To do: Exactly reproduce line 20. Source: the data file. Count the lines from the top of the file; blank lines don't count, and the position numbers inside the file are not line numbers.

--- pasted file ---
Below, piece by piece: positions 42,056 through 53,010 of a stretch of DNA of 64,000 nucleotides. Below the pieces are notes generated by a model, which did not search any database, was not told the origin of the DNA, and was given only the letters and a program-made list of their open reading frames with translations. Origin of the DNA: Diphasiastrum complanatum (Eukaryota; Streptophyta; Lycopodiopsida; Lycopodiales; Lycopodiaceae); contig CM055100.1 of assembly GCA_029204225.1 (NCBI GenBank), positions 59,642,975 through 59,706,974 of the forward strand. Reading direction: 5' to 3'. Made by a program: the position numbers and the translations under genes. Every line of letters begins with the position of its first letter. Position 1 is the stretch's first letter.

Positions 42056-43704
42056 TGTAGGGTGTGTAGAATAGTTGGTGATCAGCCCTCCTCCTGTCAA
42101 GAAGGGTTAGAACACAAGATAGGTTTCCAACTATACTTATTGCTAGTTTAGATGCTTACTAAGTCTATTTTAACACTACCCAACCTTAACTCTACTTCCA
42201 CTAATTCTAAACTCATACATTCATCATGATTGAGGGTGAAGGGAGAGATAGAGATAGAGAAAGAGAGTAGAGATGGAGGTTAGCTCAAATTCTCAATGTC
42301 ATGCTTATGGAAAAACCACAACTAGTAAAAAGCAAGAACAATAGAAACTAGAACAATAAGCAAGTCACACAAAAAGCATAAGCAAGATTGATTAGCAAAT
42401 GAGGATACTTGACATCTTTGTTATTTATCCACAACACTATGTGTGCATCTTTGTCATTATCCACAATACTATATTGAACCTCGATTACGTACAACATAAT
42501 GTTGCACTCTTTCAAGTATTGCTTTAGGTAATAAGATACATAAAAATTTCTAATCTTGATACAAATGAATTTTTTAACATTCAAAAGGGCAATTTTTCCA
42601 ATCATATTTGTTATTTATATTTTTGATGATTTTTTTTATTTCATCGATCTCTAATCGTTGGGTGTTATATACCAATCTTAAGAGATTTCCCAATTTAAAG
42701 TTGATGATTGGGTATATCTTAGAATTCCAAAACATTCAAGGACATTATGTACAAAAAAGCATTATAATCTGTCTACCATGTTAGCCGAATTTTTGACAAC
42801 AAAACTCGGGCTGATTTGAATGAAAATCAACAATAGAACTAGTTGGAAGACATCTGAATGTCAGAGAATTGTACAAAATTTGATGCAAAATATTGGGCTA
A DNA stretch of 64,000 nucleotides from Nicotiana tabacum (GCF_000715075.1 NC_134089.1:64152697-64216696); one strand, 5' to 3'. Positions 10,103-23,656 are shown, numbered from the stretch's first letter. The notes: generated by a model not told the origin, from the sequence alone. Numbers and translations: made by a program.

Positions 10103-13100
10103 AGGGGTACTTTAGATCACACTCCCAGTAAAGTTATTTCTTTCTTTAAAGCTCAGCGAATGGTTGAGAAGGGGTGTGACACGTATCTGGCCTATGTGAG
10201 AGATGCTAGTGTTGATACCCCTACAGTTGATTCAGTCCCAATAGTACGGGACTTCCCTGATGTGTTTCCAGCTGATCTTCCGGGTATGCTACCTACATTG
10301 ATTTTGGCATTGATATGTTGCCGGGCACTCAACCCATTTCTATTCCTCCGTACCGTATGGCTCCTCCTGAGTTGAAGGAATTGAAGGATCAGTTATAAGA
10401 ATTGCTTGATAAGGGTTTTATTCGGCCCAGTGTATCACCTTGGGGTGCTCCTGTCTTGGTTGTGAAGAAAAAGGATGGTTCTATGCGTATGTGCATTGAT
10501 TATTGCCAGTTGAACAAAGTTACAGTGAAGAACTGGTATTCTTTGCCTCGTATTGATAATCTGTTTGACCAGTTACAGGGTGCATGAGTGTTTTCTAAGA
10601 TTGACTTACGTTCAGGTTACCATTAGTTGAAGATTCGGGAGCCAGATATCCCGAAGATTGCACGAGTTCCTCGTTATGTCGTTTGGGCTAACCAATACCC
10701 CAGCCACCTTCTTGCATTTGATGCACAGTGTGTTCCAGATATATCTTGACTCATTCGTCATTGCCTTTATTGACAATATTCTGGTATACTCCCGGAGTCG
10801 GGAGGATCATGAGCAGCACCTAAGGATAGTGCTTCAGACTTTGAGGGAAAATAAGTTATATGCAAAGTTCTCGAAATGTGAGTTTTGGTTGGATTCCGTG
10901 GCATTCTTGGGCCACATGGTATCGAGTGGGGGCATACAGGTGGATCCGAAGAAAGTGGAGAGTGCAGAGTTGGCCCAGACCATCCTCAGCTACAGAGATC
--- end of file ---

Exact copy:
10701 CAGCCACCTTCTTGCATTTGATGCACAGTGTGTTCCAGATATATCTTGACTCATTCGTCATTGCCTTTATTGACAATATTCTGGTATACTCCCGGAGTCG